Five years after their debut album See You At The End the English progressive rock band Last Flight To Pluto release their next album: A Drop In The Ocean. Long story short, the band didn't stand still in these years. They developed themselves into what they are now: a mature progressive rock band with interesting songs, excellent instrumental skills and a female vocalist which is not one of a kind. This all was rewarded with a record deal at the known White Knight Records. This was not a real coincidence, when the band was recording the opening track Masheena they had the feeling that the song missed something. So they asked Rob Reed to fill in some parts with piano and Moog. Rob Reed is one of the founders of White Knight Records and was obviously convinced by the fact that Last Flight To Pluto had made enough progression to be released on his label.
The band describes their musical style as “modern progressive rock maintaining an old school vibe, thanks to an eclectic list of influences amongst the band members”. I must confess that the band has self-knowledge, this description strikes the core of their music.
The album has striking artwork. The album cover and the folder contain comic strips in bright colors. You can't miss it in catalogs or on internet sites. Because of the fact that it is very professionally designed, I like it very much. But it is not a typical progressive rock cover. Saying that, I ask myself the question “what is a typical progressive rock cover?” Anyway, I hope that you understand what I mean.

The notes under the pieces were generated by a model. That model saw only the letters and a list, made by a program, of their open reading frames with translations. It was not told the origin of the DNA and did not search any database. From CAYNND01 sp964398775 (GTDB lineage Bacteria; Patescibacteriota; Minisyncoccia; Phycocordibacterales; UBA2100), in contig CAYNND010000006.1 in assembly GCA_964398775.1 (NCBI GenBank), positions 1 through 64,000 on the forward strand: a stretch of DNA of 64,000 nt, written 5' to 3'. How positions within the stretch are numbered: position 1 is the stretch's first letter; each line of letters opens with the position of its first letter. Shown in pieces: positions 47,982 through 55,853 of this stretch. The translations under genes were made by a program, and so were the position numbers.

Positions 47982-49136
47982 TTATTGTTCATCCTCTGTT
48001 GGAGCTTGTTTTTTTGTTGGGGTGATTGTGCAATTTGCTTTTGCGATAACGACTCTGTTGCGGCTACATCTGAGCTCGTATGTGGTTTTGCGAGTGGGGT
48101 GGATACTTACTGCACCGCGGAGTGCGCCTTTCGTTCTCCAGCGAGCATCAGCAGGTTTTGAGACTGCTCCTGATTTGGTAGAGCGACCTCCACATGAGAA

Last Flight To Pluto has the following line up: Alice Freya (vocals), Jack Parry (guitar), Ryan Barnard (guitar), Lewis Kreft (Bass) and Darren Joseph (drums). Additional musicians are D. Joseph (keyboards), A. Edwards (keyboards) and Rob Reed (piano and Moog on Masheena). They didn't use dozens of additional musicians. Mostly this means that they are doing it all by themselves or that the music is “basic”. I don't say this to denigrate their music. In the contrary, I love music which is not over the top.
The album opens with the almost 9-minute track Masheena. At the beginning of the track there are some electronic-, industrial sound effects. After a very short time the band starts with a short instrumental intro. The drums create an uplifting atmosphere and are rather up-tempo. After a minute or so Alice Freya starts to sing the first notes. Her voice is something of a surprise. To be honest, I didn't expect that it would be such a high voice. It took me a couple of songs to get used to it. Then it reminded me of the voice of Kate Bush. Bush sings most of the time also in the highest regions of the scales. This comparison implicates directly that Alice Freya technically spoken is an outstanding vocalist. Enough of the vocals, let's continue with the song.